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CCP is the acronym for central (clearing) counterparty. In exchange-traded markets, they are known as clearing houses. CCPs perform two so-called clearing functionss:
  • Once a transaction has been agreed between two parties and registered with a CCP, the CCP inserts itself into the transaction (so that one contract becomes two --- a legal process called novation) or is deemed to be an original party to the transaction (one transaction negotiated between two CCP members does not produce a contract between them but instead automatically generates two contracts, between the CCP and each of the members --- a process called open order). The CCP famously becomes the buyer to every seller and the seller to every buyer. On this basis, if one of the CCP members defaults, the CCP guarantees scheduled settlement for other members.
  • The CCP will net transactions between members on a centralized basis (netting by a CCP is referred to as ’clearing‘). This means that a delivery of a security sold via the CCP by party A to party B can be netted off against deliveries of the same security on the same date bought via the CCP by party A from party C, thereby reducing A’s exposure. The same applies to cash payments in the same currency. This produces much smaller net exposures than decentralised bilateral netting, in which netting is only between separate pairs of parties. This type of netting is often called multilateral netting.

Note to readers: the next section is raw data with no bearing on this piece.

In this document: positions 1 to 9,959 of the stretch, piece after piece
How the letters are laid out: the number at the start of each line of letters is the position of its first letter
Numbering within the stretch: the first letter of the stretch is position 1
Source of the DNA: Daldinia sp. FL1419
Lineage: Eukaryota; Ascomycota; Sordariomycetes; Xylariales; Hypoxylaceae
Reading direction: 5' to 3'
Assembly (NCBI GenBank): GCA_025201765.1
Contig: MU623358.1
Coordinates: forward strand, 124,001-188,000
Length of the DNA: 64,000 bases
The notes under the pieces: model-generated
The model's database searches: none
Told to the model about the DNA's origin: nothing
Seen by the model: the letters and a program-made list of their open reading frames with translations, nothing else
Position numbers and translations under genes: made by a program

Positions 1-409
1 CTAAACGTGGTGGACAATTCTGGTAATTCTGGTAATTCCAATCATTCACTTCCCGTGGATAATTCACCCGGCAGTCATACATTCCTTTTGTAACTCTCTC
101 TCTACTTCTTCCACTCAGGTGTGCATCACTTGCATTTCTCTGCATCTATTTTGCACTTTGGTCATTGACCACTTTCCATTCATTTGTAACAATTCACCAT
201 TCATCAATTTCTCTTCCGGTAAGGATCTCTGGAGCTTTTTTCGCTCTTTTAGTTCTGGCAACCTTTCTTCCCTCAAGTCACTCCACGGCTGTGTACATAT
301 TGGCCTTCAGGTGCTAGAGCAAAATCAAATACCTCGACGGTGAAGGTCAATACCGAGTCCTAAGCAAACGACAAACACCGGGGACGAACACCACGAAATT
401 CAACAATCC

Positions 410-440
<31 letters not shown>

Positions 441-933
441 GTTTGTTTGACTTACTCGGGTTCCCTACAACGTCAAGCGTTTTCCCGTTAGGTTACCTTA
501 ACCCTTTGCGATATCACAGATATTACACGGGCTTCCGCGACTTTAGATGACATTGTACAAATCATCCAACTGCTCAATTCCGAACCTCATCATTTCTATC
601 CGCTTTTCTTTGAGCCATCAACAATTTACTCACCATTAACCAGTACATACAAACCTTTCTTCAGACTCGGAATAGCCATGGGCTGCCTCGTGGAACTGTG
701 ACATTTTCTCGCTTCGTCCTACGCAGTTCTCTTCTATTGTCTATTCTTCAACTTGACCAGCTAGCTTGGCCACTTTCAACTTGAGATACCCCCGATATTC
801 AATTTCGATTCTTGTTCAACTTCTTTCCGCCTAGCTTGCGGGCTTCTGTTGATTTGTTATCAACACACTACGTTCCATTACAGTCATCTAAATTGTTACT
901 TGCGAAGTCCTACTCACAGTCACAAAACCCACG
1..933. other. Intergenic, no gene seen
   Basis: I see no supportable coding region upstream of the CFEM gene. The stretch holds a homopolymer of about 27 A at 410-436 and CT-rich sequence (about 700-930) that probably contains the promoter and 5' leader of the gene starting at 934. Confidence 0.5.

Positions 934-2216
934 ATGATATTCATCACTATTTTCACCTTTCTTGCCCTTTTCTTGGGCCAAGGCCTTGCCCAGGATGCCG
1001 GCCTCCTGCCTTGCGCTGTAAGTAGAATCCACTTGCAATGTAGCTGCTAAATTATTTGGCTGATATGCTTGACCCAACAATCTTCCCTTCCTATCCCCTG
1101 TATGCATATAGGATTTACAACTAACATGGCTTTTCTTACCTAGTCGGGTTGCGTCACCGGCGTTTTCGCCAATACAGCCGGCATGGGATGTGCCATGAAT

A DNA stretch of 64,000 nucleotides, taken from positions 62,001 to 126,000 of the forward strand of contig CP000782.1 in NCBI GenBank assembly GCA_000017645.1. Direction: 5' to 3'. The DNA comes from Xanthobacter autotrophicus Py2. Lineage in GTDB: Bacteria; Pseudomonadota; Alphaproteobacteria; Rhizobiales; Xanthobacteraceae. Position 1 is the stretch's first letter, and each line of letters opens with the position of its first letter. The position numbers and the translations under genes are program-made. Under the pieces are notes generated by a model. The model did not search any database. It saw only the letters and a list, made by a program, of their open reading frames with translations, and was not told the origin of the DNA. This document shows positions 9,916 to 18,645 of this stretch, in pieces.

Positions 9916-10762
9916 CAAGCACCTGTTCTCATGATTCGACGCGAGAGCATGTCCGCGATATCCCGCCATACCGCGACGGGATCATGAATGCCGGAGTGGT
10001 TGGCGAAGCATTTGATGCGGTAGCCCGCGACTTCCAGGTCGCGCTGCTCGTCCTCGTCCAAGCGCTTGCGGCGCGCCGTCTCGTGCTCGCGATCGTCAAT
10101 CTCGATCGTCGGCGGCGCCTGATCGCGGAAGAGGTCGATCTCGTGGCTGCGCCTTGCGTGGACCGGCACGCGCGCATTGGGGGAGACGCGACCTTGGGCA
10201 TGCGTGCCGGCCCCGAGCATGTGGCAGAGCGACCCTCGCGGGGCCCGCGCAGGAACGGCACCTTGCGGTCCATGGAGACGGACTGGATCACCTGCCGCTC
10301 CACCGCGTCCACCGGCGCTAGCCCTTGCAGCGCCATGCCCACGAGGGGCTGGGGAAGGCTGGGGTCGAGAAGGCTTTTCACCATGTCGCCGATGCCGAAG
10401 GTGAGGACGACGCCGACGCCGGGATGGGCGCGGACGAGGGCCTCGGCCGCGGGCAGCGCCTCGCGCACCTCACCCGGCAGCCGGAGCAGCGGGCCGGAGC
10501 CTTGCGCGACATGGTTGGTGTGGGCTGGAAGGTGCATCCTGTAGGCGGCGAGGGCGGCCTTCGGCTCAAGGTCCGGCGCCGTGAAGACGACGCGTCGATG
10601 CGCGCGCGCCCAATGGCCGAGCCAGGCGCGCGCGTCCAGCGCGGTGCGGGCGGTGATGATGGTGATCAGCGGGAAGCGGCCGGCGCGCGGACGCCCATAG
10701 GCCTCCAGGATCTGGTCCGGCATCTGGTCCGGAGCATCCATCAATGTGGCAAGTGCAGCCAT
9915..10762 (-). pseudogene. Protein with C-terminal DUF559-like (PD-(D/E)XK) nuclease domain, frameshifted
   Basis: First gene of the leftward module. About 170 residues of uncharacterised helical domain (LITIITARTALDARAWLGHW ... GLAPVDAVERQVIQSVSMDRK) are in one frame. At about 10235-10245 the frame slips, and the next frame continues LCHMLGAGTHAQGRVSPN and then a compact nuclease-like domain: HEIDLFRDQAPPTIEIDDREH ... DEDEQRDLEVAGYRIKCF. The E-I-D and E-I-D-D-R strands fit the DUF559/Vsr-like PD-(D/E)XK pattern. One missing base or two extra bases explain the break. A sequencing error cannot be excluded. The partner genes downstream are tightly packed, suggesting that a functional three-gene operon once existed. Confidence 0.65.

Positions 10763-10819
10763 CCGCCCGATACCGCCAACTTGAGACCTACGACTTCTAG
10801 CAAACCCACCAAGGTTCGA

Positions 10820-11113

The benefits offered by CCPs include:
  • The reduction of risk by having the CCP as a counterparty. CCPs are backed by a series of capital buffers (in the form of initial margins posted by members, committed and contingent contributions by members to a default fund, reserves and equity --- often called a waterfall of default resources). In a default by a member, the CCP will replace or hedge the positions of the defaulting member and seek to cover any replacement or hedging costs by drawing on the initial margin and, if necessary, default fund contribution of the defaulting member (a defaulter-pays process). If these resources are insufficient, the CCP will draw on a share of its own capital (this is called its skin-in-the-game and is intended to align the interests of the CCP and its members in ensuring risks are prudently managed)> Next, the CCP can call on the default fund contributions of the non-defaulting members and, if necessary, call for further default fund contributions (a survivor-pays process). In extremis, it can draw on the rest of its capital. Non-defaulting members will also be expected or formally committed to help the CCP put in place replacement transactions or hedges. The commitments taken on by the members of a CCP means that risk is shared or mutualized among the membership. CCPs are also subject to a special regulatory regime. Consequently, CCPs are deemed to be low-risk counterparties, for which reason, they have a much lower regulatory counterparty risk weight.